If you have beans with your chili, serve a bowl of pinto beans  or [kidney beans] as aside dish. You have a great deal invested in your Chili pot, don’t screw it up now by adding something weird like rice or beans to your chili pot. In the southern states rice is often used as a pinto bean replacement side dish.

Bring to a simmer, turn down the heat, and cook very slowly, covered, for 45 minutes to 1 hour {add more beer, beef stock or water as needed}. Uncover cook 15 minutes or more until it is nice and thick. Chili should be thick like a good beef stew not watery like cucumber soup! [To thicken watery chili add a bit of corn starch at the end of cooking before serving.]

I should add this note, some chili cooks may simmer their chili pot up to 10 or 12 hours adding a little beer, water or beef stock as need. You decide what process is best for you and your family. Long cooking makes a better tasting chili dish.

Please remember this is a basic starter chili recipe and you may want to adjust spices to your taste.

Why is common sense so uncommon?
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Herbs add flavor to any food dish

Reworked, updated first posted 2015.

Herbs Make Common Foods Taste Special

Most herbs will do well in containers, window boxes and planted directly in your garden soil.
If herbs are conventionally located to you and your kitchen you are more willing and more likely to use them when cooking and serving meals.

Sage is a herb that does well if properly cared for. It requires a lot of pinching and cutting to keep it from becoming woody. As a rule, sage will need to be replanted about every 3 years since it will become woody with few leaves no matter what, so keeping it in a pot makes this change that much easier. Sage dries very well and if you pinch the leaves throughout the growing season, put a rubber band on them and keep them dry and in a dark place after drying. You will have wonderful sage all winter to give your family and guest a special treat.

Rosemary is always a kitchen favorite. It dries perfectly, holds its strong taste all winter, comes indoors and keeps growing in a sunny window and is rarely bothered by insects.
Use rosemary for many herb standards or topiaries. The woody stem is perfect for crafting. The stem also seconds as skewers so each harvest yields two separate herb crops. 1)leaves and 2)stems.
Keep the stems in a freezer bag and use them for grilling skewers. Rosemary doesn’t like to sit in water it likes to dry out between watering’s. Being in its own container makes the herb grow that much hardier, since it can receive special care.

Basil is one of the most rewarding herbs to grow in a container. It really lends itself well to the other popular container plants like the tomato. Basil likes to have plenty of water to keep its fleshy stems and tender leaves plump, but is susceptible to mildew. In a container, you must be sure the plant gets plenty of airflow.

Thyme is an undervalued herb. Many times it gets planted and never used. Thyme deserves a higher standing on our list of culinary herbs!
It will thrive in a container environment, needing only minimal watering. Some varieties grow into small shrub like plants that enhance an entrance to your home. It’s tiny purple flowers are lovely. Being such a low maintenance herb, thyme will fit in your container garden.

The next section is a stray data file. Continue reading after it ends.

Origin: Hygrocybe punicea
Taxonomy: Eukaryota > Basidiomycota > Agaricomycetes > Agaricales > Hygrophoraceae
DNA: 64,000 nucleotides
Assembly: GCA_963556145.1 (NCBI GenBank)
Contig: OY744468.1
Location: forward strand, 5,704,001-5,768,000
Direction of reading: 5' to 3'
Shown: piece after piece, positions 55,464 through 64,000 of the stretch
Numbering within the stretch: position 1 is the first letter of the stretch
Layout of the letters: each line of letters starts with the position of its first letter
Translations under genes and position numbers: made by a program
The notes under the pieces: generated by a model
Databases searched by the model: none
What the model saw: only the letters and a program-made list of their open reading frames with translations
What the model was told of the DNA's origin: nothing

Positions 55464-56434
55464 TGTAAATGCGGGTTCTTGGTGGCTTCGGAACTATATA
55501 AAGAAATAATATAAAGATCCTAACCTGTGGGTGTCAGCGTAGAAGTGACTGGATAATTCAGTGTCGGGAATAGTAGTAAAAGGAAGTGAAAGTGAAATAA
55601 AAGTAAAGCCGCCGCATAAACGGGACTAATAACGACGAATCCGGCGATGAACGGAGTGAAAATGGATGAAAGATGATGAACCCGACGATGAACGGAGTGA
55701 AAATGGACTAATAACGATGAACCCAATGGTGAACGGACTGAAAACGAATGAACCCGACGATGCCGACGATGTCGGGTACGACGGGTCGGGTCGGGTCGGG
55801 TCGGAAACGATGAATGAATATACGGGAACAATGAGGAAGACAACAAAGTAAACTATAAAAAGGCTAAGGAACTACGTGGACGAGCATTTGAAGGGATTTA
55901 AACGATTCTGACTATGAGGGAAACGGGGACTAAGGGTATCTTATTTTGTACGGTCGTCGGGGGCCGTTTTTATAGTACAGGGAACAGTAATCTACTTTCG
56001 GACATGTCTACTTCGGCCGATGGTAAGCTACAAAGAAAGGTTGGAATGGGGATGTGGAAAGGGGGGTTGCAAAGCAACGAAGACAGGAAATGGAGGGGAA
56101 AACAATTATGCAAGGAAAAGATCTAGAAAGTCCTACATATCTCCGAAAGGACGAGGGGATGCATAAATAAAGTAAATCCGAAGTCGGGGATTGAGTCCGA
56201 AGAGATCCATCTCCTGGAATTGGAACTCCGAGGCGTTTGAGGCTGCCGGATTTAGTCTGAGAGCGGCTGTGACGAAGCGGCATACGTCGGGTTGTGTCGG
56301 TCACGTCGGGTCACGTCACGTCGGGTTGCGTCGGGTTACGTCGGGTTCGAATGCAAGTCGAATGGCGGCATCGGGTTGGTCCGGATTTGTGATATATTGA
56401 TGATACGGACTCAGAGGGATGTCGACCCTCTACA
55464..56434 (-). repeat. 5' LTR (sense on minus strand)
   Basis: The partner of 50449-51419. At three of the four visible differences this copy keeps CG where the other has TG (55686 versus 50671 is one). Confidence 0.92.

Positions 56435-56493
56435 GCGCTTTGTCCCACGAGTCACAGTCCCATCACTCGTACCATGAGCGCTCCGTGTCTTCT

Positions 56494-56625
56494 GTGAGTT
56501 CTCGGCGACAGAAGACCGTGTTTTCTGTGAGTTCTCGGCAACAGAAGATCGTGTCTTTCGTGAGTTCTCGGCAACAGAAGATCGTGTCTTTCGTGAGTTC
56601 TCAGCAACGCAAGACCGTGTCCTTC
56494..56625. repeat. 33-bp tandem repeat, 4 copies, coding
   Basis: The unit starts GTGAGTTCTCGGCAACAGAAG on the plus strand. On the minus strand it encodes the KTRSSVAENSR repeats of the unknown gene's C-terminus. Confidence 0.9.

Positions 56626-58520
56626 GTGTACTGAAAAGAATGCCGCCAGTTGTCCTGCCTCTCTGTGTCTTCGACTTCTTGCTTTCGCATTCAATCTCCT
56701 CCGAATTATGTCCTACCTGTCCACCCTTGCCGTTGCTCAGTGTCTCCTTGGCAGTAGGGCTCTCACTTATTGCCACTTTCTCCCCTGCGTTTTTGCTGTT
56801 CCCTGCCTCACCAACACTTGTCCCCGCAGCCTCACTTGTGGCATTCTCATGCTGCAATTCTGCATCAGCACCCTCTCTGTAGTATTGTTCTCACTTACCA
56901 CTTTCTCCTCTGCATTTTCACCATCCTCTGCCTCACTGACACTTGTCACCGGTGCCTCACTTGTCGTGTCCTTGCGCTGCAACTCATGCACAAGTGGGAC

Mint is notorious for getting away from gardeners. You plant one and soon twenty will follow. Planting a bottomless pot into your garden is one way of controlling mint, but keeping it out of the garden completely, by using a separate container, is a better idea. Mint is also so tasty, it will be used more often if it is handy.

Chives Leaves/Flowers Use in fresh or frozen soups, salads, salad dressings, eggs, dips, vegetables, chicken, soft cheese spreads, butters, white sauces, and fish.

English Thyme Use leaves flowers with fresh or dried wild game, beef, soft cheeses, fish, chowders, pâté, vegetables, and tomato sauce.

Tarragon French or Spanish Use leaves fresh or dried with chicken, fish, eggs, tomato juice, butters especially nice on steak, vinegars, salads, mustards, sauces hollandaise, béarnaise and tartar, soups, chicken, fish, mushroom and tomato and marinades for fish, lamb or pork.

Greek Oregano Use leaves fresh or dried
in white and tomato sauces, stews, soups, fish, lamb, pork, vegetables, butters, and vinegars.

Rosemary Use leaves fresh or dried
with beef, lamb, fish, poultry, stuffings, soups, stews, fruit cups, soups chicken, pea, and spinach, vegetables, and marinades.

Sage Use leaves flowers fresh or dried
with stuffings for fish, poultry, and meat, pâté, eggs, poultry, pork, beef, lamb, pasta, cheeses cheddar, cream, and cottage, sauces brown and meat, soups cream and chowder, beef stews, and vegetables.

Hint of the Day: Use fresh herbs blended with ‘real’ butter or sour cream for that special taste. Herb’s go well with fresh baked potato’s, snack dips and fresh garden salads.

Hardy, Tasty – Fall and Winter Soups and Stews

Cooler and colder weather will soon be upon us all in the Northern Hemisphere. Time to think about homemade Soups, Stews and Sauces.

Onion, leeks, celery, carrots, bell pepper and garlic is the flavor base for a wide variety of Western dishes: stocks, soups, stews and sauces.
Most often leeks(white and tender green tops) are used to replace onions when making your flavor base mix. If you use both onion and leeks use 1 part onion and 1 part leek and leek green tops. Note: select only very tender leek greens to use in you flavor base mix.

A good starting mix of Onion/leek, celery, carrots, bell pepper(any color) and 1 to 6 garlic cloves. My recommended ratio is 2:1:1:1.
2:1:1:1 = 2 parts onion or leeks, 1 part celery, 1 part carrots, 1 part bell pepper and garlic to taste. Garlic cloves become milder in flavor when heated(cooked) in this starter flavor base mix.

Medium dice (1/4 to 3/8 inch size) vegetables (do not dice garlic cloves). Salt and white pepper to taste.